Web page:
The Islanders have the least talented NHL roster IMO, but alot of 2nd-5th rounders the last few years- if a few of them pan out- they will be back in the playoff hunt
April 12, 2010
Votes: +0

lcbtd said:

germant
Interesting Great article and great discussion below.

I'm not sure how much it costs an NHL team to operate their own AHL team but considering the benefits, it seems like every team should do it.

As for teams to avoid, add the Islanders to that list. In fact, I'd rather draft a Thrasher prospect than an Islander prospect.

April 11, 2010
Votes: +0

fzusher said:

fzusher
... Precisely, Ryan. It's no coincidence that most of the Thrashers draftees that played significant time for the Wolves became career minor leaguers and depth NHLers - Derek MacKenzie, Simone Gamache, Colin Stuart, Nathan Oystrick, Pat Dwyer, Guilleaume Desbiens, Jordan Lavallee. It's not that they didn't have the talent to be NHLers - witness how Pat Dwyer is doing in Carolina this year (their big draft busts other then Stefan failed even with the Wolves - see Alex Bourret). It's that what they learnt there is not how to be NHLers but how to be good AHLers.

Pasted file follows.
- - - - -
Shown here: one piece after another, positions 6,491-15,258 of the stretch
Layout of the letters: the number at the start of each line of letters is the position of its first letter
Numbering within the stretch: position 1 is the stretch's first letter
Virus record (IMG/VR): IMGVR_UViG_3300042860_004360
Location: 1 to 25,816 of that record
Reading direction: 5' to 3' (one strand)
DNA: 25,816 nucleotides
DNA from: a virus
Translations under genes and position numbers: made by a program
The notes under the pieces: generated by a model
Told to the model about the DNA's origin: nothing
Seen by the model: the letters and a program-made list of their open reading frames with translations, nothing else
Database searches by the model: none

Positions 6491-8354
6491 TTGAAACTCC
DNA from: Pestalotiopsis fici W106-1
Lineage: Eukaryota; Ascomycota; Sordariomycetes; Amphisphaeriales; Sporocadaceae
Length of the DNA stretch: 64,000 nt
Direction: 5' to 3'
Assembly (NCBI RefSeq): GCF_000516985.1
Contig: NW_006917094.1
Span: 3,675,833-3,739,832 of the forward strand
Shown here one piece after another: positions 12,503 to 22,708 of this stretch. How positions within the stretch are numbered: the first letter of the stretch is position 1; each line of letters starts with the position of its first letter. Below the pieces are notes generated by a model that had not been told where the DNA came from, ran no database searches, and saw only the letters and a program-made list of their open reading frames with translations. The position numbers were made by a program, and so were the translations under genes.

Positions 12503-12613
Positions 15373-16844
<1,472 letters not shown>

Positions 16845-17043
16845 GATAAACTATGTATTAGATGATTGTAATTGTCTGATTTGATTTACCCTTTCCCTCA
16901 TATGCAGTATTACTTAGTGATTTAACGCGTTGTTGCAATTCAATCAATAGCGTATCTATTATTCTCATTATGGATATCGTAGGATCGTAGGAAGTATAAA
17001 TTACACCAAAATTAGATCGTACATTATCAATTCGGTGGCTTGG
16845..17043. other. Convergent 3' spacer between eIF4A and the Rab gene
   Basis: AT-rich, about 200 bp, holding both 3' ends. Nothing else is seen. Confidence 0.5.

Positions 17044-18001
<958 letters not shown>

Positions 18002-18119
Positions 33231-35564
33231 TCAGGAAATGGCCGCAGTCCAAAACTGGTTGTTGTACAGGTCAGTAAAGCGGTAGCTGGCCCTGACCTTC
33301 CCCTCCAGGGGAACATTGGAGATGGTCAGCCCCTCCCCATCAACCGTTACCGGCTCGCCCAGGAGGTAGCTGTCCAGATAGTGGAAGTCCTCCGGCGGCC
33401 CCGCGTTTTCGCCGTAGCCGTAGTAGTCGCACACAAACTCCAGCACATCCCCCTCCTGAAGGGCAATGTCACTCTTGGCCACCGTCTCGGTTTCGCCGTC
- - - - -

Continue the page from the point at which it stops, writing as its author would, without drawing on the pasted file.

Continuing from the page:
April 10, 2010
Votes: +0

Ryan Van Horne said:

Scribe
Morin Studley, Morin is on the radar for sure, but having been drafted just last summer, it's too early to pass judgement on him, IMO. He had a great year in Kitchener, but he hasn't had an impact in Atlanta yet -- not even in the pro ranks. I agree he has promise, but left him out because of his age and the level he's playing at -- junior -- and not his talent.

If he pans out, he could help Atlanta turn the corner.

But, as fzusher pointed out, the Wolves are part of the problem. Farm teams should serve the interests of NHL teams. An NHL team should choose its farm team wisely and Atlanta has not. While it does help for players to be in a winning environment and learn from veterans, young players need lots of playing time to develop -- and they need to be used in the roles they're going to fill in the NHL.
April 10, 2010
Votes: +0

studley49 said:

studley49
... I know he's not enough of a stud to help boost the system, but Jeremy Morin is a huge prospect for Atlanta. Not going to discuss him much but, IMO, he's a huge omission from this piece.

I do agree with you overall: while other players like Niclas Lucenius, Eric O'Dell and Jimmy Bubnick could still turn into NHLers, they aren't very helpful fantasy-wise. Sadly I have taken chances on players like Leveille (simply because of his raw talent in his draft year) and the benefits I have reaped are hit and miss.